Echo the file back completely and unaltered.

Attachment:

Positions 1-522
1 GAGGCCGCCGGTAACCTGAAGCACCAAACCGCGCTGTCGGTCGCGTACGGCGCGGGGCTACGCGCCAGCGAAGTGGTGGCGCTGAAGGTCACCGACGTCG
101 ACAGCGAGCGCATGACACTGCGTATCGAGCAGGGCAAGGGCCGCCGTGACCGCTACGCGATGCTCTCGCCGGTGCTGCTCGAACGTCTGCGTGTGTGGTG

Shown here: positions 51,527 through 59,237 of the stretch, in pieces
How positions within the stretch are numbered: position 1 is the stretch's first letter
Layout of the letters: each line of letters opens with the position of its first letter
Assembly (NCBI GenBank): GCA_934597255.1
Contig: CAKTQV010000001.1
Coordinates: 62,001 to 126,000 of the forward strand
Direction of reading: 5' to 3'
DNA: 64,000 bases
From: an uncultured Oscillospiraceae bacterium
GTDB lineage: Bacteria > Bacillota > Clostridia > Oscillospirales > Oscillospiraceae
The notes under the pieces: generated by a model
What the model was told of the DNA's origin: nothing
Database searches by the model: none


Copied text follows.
Positions 1-522
1 GAGGCCGCCGGTAACCTGAAGCACCAAACCGCGCTGTCGGTCGCGTACGGCGCGGGGCTACGCGCCAGCGAAGTGGTGGCGCTGAAGGTCACCGACGTCG
101 ACAGCGAGCGCATGACACTGCGTATCGAGCAGGGCAAGGGCCGCCGTGACCGCTACGCGATGCTCTCGCCGGTGCTGCTCGAACGTCTGCGTGTGTGGTG

Shown here: positions 51,527 through 59,237 of the stretch, in pieces
How positions within the stretch are numbered: position 1 is the stretch's first letter
Layout of the letters: each line of letters opens with the position of its first letter
Assembly (NCBI GenBank): GCA_934597255.1
Contig: CAKTQV010000001.1
Coordinates: 62,001 to 126,000 of the forward strand
Direction of reading: 5' to 3'
DNA: 64,000 bases
From: an uncultured Oscillospiraceae bacterium
GTDB lineage: Bacteria > Bacillota > Clostridia > Oscillospirales > Oscillospiraceae
The notes under the pieces: generated by a model
What the model was told of the DNA's origin: nothing
Database searches by the model: none